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March 28, 2017

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what is Intrinsic reinforcement and how does it relate to the developmental-behavioral approach?

  • early childhood - ,

    http://www.google.com/search?rlz=1C1GGGE_enUS379US379&aq=f&sourceid=chrome&ie=UTF-8&q=Intrinsic+reinforcement

    Intrinsic reinforcement (or intrinsic anything) is not something any of us can do to or for another person. It's something that happens inside a person (child or adult) that makes him or her want to continue the actions that made him or her feel good.

    Here's an example:

    My grandson (a high school freshman) gets zeroes on 3 assignments. These zeroes indicate that he didn't turn in those assignments. He insists that he did turn them in, but his mom says he must do whatever it takes to get it all straightened out with his teacher. She makes no other effort to help him get his grades straightened out because she wants him to learn to fend for himself and be happy with the results.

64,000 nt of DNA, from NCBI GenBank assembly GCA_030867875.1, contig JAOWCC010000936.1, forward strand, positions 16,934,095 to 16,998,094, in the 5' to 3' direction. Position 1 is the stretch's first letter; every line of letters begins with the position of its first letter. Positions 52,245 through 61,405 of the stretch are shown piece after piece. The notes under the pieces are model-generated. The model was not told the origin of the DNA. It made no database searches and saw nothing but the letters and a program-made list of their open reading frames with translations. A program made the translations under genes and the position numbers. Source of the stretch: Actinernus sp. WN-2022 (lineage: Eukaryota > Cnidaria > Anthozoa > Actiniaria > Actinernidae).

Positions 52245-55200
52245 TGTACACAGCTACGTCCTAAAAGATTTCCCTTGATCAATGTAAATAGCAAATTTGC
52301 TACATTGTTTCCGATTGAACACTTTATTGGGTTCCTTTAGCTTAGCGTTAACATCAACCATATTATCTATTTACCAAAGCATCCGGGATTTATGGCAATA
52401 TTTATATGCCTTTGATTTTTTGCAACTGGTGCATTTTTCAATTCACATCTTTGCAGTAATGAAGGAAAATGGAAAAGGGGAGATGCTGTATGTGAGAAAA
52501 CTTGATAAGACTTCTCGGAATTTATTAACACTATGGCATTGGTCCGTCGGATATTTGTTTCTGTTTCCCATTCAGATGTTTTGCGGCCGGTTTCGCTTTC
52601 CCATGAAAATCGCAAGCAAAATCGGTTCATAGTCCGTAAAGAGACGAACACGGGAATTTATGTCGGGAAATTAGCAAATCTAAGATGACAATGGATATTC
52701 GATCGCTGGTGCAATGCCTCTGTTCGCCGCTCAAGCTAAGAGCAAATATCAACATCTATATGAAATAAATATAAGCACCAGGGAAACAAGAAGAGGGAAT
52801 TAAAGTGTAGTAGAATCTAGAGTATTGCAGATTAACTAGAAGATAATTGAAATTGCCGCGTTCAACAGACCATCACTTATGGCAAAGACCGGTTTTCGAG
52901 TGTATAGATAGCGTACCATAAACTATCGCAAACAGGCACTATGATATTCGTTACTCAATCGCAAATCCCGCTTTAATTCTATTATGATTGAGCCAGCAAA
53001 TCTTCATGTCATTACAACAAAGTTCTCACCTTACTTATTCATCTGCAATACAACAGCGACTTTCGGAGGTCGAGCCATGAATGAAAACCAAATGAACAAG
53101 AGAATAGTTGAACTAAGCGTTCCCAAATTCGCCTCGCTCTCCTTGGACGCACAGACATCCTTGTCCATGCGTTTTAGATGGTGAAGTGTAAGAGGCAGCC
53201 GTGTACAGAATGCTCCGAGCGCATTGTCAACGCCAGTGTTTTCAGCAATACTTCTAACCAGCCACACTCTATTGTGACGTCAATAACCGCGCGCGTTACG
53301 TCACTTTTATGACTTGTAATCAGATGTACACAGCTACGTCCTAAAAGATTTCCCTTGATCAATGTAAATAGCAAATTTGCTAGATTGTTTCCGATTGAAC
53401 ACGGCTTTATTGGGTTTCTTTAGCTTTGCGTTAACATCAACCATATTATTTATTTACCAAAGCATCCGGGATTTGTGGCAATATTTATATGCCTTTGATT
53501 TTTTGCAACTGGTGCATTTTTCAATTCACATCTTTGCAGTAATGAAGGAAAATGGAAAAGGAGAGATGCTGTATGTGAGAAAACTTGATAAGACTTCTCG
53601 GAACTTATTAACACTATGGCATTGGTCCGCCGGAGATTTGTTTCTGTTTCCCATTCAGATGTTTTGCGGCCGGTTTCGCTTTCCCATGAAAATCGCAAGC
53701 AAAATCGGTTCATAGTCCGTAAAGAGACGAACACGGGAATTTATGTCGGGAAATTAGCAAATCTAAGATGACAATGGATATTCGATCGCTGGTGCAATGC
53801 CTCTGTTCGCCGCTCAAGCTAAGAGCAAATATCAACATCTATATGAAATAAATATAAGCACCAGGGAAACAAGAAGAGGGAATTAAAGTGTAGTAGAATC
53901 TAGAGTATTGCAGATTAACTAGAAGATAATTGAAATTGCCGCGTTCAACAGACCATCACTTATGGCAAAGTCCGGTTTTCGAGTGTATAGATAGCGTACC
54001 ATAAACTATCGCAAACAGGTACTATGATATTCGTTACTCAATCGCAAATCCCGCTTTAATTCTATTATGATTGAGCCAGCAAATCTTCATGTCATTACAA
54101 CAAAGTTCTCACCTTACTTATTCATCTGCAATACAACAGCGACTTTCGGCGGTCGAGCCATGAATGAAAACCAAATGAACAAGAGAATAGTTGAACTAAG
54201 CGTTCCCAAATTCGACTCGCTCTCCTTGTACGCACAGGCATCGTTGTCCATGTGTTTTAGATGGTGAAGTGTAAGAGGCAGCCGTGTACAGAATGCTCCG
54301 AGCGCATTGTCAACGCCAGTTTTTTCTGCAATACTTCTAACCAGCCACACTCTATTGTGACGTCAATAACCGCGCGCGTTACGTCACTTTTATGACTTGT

1. If he goes to the teacher and is able to prove that he turned those assignments in, and if the teacher accepts his proof and corrects those grades, he will have a feeling of accomplishment -- certainly for his mom, but mostly for himself.

    2. If he does nothing and allows those three zeroes to bring his overall grade down, it will adversely affect his semester grade, even if he does well on his final exam. He will undoubtedly feel like kicking himself for not taking steps to get his grades taken care of before exams.

    Either way, his mom and dad love him. But which actions -- #1 or #2 -- will empower him and help him know how to deal with similar situations in the future?

    Now ... what scenario can you describe for a younger child?

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